Boss fights bring ‘Bloodborne’ to epic heights

Walking into the graveyard, a lone man stands. He starts to talk, but the figure that entered is quick to refuse this man’s talking. The man, who refers to himself as a Hunter, quickly darts with a scythe. The figure dodges, but he is quick to start dashing again. A quick shot to the stomach makes the Hunter fall over, and the figure walks over and throws his hand into his chest, quickly throwing his hand out to tear at the man’s chest. He clenches his heart, falling over and perishes after the short, yet brutal assault.

“Bloodborne” is made by From Software, the makers of Demon Souls and Dark Souls. It costs $20 and is exclusive to the Playstation 4.

“Bloodborne” has an independent story from the Dark Souls universe, taking place in Yharnam. This city takes inspiration from Victorian and gothic architecture, most representing London, especially since the people there have a British accent.

The basic run-down of the story is that the residents found a certain source of blood that gave them a cure to ailments, although when used, they would fall to madness because of a plague. As Hunter, the player character is injected with the blood and sets out to kill all of the monsters of the nightmare that the people are trapped in.

The gameplay is reminiscent of “Dark Souls,” although it manages to add a few things. One thing is the Rally mechanic. Normally, in a “Dark Souls” game, when damage is taken, it’s taken. Although in “Bloodborne,” there is a small window where that health remains and doing damage recovers some of that health.

Due to how aggressive some enemies are, that game really encourages players to attack and fight rather than back up and wait for a moment to heal.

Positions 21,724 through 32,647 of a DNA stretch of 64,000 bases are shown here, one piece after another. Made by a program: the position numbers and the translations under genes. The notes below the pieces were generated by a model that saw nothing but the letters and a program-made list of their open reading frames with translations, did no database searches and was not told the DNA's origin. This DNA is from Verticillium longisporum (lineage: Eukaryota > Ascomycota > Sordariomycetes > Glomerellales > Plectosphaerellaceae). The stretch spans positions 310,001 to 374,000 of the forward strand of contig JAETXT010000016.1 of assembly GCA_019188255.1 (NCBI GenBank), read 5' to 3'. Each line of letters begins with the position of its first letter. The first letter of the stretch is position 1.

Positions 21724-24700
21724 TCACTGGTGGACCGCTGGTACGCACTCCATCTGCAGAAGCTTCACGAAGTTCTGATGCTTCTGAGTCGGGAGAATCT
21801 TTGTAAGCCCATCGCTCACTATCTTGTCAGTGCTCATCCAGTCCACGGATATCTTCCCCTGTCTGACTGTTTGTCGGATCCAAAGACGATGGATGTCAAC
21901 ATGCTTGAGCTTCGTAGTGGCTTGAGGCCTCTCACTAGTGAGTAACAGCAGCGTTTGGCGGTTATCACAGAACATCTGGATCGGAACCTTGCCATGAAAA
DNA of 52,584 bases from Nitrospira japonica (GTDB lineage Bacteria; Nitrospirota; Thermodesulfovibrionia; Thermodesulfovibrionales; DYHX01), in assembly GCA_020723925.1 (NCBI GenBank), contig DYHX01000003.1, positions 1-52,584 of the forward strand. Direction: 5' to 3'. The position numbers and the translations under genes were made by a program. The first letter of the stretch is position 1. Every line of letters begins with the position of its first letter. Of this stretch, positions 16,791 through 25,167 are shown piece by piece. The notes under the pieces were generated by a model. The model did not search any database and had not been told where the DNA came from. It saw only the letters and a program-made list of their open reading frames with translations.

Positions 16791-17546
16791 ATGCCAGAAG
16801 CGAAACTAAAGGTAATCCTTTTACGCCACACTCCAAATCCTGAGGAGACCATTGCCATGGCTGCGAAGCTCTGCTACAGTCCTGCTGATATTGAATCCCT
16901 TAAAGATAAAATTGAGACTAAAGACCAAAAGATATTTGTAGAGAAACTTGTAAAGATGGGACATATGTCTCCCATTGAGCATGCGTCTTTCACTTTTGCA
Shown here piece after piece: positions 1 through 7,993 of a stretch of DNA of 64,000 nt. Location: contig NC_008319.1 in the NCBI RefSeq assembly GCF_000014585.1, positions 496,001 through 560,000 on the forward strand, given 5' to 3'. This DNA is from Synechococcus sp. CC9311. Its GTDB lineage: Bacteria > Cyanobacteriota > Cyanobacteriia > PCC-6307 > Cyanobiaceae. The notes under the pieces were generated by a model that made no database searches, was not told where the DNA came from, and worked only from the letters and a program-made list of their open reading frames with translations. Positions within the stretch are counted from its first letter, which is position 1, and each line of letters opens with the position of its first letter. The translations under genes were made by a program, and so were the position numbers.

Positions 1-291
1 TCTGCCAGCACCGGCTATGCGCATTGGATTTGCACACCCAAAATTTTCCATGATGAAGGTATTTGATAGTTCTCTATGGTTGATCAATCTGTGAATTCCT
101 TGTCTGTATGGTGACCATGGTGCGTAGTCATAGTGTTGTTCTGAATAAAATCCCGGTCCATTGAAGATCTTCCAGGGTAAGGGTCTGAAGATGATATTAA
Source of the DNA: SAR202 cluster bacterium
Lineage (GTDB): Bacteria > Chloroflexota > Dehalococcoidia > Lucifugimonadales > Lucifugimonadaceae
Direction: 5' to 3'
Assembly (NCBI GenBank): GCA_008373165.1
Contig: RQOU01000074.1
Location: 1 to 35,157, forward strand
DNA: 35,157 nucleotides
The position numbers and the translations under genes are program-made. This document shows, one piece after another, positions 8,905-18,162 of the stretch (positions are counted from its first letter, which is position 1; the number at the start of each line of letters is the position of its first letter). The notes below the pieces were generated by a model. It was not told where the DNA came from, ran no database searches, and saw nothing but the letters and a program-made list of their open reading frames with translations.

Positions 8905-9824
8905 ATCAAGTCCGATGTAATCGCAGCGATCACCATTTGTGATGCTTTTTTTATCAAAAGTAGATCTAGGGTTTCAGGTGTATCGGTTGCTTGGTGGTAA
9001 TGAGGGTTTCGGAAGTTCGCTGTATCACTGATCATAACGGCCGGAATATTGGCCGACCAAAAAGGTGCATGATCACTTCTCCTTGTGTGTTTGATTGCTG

Another thing added is a secondary gun. This secondary gun is designed to parry enemies, and in order to do that, the player must shoot the enemy at the right time during an attack to stagger them.

At that point, if the player goes up and attacks the enemy, a visceral attack is performed. A visceral attack is an attack that does heavy damage, showing the character reaching into the enemy’s heart, and then ripping it out. It not only does heavy damage, but also throws the enemy back, allowing the player the time to heal or ready for another assault.

The strong point of almost every game From Software has made is the boss fights. Boss fights are designed to test what a player has learned and put the skills to the limit.

The first boss is very “Dark Souls”-ish, being a basic, hulking monster with big attacks. People with experience in “Dark Souls” shouldn’t have too many problems against this boss, although the second boss is where the game begins to push into the player’s brain that “Bloodborne” isn’t “Dark Souls.” It’s not a game where the player can attack and then hide for an opening.

Learning how to use the gun is absolutely vital for survival in the boss fight, as well as using “Bloodborne’s” quicker and more brutal fighting style against the boss in order to lay the pressure on and defeat him.

Overall, “Bloodborne” is a very welcome addition to the “Dark Souls” series of games. It has a different, much more fun fighting style from “Dark Souls,” but the major problem is that it’s exclusive to the PS4.

For the computer gamer, every other “Dark Souls” game can be purchased on Steam, but not this one. I’d love to be able to play “Bloodborne” on my computer. It being exclusive does gives me a good excuse to crash over at my friend’s house and play “Bloodborne” with him watching and having fun over a series we both love and enjoy.

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